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Philippine Statement
Delivered by
Ms. Marie Yvette Banzon
Permanent Mission of the Philippines to the United Nations

Informal consultations of the General Assembly
on the System-wide Coherence Panel's
Recommendations on Human Rights as a cross-cutting theme

24 July 2007

Excellencies, distinguished Co-Chairs,

The Philippines associates itself with the statement delivered by Cuba on behalf of the G77 and China and the Non-Aligned Movement.

My delegation is grateful for this opportunity to participate in these discussions on the United Nation’s work on human rights in the context of the system-wide coherence discourse. We thank you for this opportunity to express appreciation for the continuing efforts to enhance the implementation of responsibilities in the field of human rights within the UN system.

Distinguished Co-Chairs,

Indeed, while the recommendations can be lauded for the common objective to strengthen the human rights responsibilities of the UN country presence, the Office of the High Commissioner as focal point in the Secretariat and to improve the mainstreaming of human rights among all UN agencies and programs, my delegation would be interested to know more about the practical terms by which these would be executed. In this respect, for us, what remains to be the most important measure of the effectiveness of these entities’ work would be the extent to which their programs, activities and policy guidance support and enhance the work of governments in pursuing the development and human rights goals for their peoples, consistent with the Universal Declaration of Human Rights and the purposes and principles of the UN Charter.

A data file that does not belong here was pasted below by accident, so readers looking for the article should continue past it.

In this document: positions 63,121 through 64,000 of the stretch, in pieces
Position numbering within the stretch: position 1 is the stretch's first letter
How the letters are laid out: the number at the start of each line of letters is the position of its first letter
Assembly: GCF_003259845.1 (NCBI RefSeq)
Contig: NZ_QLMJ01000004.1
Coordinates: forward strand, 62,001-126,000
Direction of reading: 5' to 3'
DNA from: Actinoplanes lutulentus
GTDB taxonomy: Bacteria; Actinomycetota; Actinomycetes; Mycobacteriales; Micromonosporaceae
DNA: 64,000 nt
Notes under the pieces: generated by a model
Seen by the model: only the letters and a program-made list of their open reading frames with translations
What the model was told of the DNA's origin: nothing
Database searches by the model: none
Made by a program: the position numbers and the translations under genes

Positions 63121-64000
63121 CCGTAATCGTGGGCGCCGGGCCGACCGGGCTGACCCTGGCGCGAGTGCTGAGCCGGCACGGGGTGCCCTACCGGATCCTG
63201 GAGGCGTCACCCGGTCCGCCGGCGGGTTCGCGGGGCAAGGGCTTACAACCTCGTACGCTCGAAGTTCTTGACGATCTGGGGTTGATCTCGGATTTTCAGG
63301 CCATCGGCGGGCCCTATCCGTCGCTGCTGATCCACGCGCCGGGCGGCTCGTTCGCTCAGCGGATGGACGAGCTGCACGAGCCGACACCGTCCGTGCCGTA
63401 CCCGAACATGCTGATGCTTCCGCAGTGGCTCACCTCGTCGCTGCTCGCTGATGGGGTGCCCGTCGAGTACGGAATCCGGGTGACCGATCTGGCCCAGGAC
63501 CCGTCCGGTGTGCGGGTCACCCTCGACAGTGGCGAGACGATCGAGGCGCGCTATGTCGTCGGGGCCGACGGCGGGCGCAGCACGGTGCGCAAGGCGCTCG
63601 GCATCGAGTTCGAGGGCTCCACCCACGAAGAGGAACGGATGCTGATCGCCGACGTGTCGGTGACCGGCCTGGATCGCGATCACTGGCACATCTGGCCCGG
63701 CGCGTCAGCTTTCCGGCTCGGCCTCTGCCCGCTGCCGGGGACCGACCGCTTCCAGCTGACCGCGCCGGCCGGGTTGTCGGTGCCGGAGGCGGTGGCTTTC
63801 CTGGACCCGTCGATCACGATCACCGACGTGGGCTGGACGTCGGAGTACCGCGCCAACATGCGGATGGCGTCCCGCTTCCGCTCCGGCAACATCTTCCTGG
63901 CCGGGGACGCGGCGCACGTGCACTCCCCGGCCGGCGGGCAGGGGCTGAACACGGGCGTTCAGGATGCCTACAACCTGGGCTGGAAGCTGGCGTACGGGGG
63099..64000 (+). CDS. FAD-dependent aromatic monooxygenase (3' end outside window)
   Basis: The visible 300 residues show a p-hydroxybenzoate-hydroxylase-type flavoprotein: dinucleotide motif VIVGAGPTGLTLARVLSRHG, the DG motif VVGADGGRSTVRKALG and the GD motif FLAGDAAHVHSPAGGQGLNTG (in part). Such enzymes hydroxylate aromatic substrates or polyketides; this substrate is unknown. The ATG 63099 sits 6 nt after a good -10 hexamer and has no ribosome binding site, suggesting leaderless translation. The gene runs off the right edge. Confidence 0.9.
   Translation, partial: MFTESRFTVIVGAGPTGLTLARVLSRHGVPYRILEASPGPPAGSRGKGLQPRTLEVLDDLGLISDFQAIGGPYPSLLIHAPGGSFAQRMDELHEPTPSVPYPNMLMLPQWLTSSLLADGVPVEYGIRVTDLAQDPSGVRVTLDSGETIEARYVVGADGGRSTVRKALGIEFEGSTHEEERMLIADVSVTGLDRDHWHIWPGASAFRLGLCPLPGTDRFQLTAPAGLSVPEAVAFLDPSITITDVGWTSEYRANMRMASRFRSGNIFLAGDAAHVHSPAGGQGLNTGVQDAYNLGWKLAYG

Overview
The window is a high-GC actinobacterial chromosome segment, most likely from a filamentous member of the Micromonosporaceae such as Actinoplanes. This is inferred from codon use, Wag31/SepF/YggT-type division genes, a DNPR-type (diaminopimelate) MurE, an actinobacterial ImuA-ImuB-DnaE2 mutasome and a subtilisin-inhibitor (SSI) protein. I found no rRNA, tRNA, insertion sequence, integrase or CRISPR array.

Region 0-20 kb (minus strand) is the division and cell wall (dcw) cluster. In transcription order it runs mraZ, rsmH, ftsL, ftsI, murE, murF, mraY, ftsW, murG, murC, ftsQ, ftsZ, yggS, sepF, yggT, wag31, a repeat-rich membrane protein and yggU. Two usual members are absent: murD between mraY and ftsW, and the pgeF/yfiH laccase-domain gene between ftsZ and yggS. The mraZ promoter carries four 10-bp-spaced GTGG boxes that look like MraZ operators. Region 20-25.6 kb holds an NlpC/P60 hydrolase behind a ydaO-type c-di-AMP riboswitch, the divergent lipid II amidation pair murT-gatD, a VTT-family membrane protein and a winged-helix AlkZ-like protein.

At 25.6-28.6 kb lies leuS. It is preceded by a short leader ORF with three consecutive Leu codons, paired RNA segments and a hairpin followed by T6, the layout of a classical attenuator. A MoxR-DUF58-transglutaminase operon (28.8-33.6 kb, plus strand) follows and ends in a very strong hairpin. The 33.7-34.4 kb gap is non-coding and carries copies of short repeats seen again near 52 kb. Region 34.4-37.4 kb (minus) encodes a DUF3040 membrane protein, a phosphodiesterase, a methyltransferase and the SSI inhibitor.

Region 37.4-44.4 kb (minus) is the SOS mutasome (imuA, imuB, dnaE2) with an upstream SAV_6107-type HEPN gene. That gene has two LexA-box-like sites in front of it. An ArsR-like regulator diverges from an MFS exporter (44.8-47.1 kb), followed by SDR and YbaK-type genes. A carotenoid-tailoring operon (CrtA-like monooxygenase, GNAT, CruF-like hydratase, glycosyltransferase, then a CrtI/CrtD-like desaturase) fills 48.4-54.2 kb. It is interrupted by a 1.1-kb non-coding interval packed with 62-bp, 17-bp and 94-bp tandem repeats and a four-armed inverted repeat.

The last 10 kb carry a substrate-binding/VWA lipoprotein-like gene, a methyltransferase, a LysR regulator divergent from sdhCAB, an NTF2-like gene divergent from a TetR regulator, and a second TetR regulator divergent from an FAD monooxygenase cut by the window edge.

We are particularly interested in the recommendation to strengthen the role of UN country teams to support countries in their efforts to protect and promote human rights. As the report rightly put in context, the role of the UN’s country presence is assist countries’ efforts. This assistance is normally carried out within a framework of cooperation that is mutually drawn up and approved based on a set of national and local priorities identified by the government. It is therefore important that the UN country presence does not veer away from its role of supporting government efforts and initiatives and that it should engage in a spirit of genuine dialogue and cooperation. We also believe that the work of the UN, particularly the country teams, will only be effective when they remain driven and work in harmony with the priorities and ongoing efforts by government, including in the area of human rights.

We would therefore welcome further ideas on how to improve the UN country teams’ work, including on human rights, in the context of strengthening its supporting and assisting role to the governments.




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